Severe acute respiratory syndrome coronavirus-2 (SARS-CoV-2) emerged in the late 2019 and spread rapidly throughout the world, becoming a pandemic in March 2020. It became obvious early that the prognosis of this illness is highly variable, ranging from few mild symptoms to severe complications and death, indicating that aside from the pathogen virulence, host factors contribute significantly to the overall outcome. Like SARS-CoV and Human Coronavirus NL63 (HCoV-NL63-NL63), SARS-CoV-2 enters host cells via several receptors among which angiotensin converting enzyme-2 (ACE-2) are the most studied. As this protein is widely expressed in the lungs, blood vessels, brain, kidney, testes and ovaries, the effects of this virus are widespread, affecting many body tissues and organs. Viral attachment to ACE-2 downregulates this protein, disrupting angiotensin II (ANG II) hydrolysis that in return contributes to the unchecked accumulation of this peptide. ANG II toxicity is the result of excessive activation of ANG II type 1 receptors (AT-1Rs) and N-methyl-D-aspartate NMDA receptors (NMDARs). Overstimulation of these proteins, along with the loss of angiotensin (1–7) (ANG 1–7), upregulates reactive oxygen species (ROS), inflicting end-organ damage (hit 1). However, a preexistent redox impairment may be necessary for the development of SARS-CoV-2 critical illness (hit 2). Here we propose a two-hit paradigm in which COVID-19 critical illness develops primarily in individuals with preexistent antioxidant dysfunction. Several observational studies are in line with the two hit model as they have associated poor COVID-19 prognosis with the hereditary antioxidant defects. Moreover, the SARS-CoV-2 interactome reveals that viral antigen NSP5 directly inhibits the synthesis of glutathione peroxidase (GPX), an antioxidant enzyme that along with glucose-6-phosphate dehydrogenase (G6PD) protect the body from oxidative damage. Indeed, individuals with G6PD deficiency have less favorable COVID-19 outcomes compared to the general population.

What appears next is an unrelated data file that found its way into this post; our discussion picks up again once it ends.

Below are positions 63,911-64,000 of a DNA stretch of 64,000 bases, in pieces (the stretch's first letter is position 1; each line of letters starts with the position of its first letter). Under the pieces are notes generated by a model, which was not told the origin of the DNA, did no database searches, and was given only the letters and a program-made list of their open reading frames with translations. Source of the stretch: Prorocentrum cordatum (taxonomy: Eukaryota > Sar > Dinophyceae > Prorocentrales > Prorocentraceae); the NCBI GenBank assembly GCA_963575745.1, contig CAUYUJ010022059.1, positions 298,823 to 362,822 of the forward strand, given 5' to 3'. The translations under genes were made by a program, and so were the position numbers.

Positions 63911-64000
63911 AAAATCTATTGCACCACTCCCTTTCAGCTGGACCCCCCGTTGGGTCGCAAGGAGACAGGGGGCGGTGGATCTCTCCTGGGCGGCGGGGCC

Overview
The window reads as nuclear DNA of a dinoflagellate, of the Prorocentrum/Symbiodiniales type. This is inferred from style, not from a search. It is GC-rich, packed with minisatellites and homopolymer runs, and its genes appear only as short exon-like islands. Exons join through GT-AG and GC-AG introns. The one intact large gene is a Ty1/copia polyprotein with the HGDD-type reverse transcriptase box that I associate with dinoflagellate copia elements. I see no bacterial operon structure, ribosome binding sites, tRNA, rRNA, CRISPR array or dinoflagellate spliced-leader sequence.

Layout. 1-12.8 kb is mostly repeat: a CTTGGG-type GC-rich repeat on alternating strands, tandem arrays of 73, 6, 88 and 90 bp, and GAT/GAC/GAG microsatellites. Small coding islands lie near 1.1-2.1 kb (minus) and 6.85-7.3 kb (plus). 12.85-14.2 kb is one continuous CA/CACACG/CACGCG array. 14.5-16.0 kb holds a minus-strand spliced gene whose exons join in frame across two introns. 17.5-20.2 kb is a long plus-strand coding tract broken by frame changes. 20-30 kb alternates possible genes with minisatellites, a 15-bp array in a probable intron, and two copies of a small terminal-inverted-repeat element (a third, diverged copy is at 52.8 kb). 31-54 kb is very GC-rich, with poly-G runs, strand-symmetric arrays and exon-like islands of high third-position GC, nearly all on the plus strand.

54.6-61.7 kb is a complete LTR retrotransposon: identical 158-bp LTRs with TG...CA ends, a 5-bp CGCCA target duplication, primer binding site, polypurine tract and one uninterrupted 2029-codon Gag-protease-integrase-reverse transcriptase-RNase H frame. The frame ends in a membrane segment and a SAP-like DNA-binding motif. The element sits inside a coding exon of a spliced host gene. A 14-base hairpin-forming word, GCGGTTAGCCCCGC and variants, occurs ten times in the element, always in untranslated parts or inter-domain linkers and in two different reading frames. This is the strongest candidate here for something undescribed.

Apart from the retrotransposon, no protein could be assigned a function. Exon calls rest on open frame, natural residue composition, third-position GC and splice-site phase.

Part of the book: Biotechnology to Combat COVID-19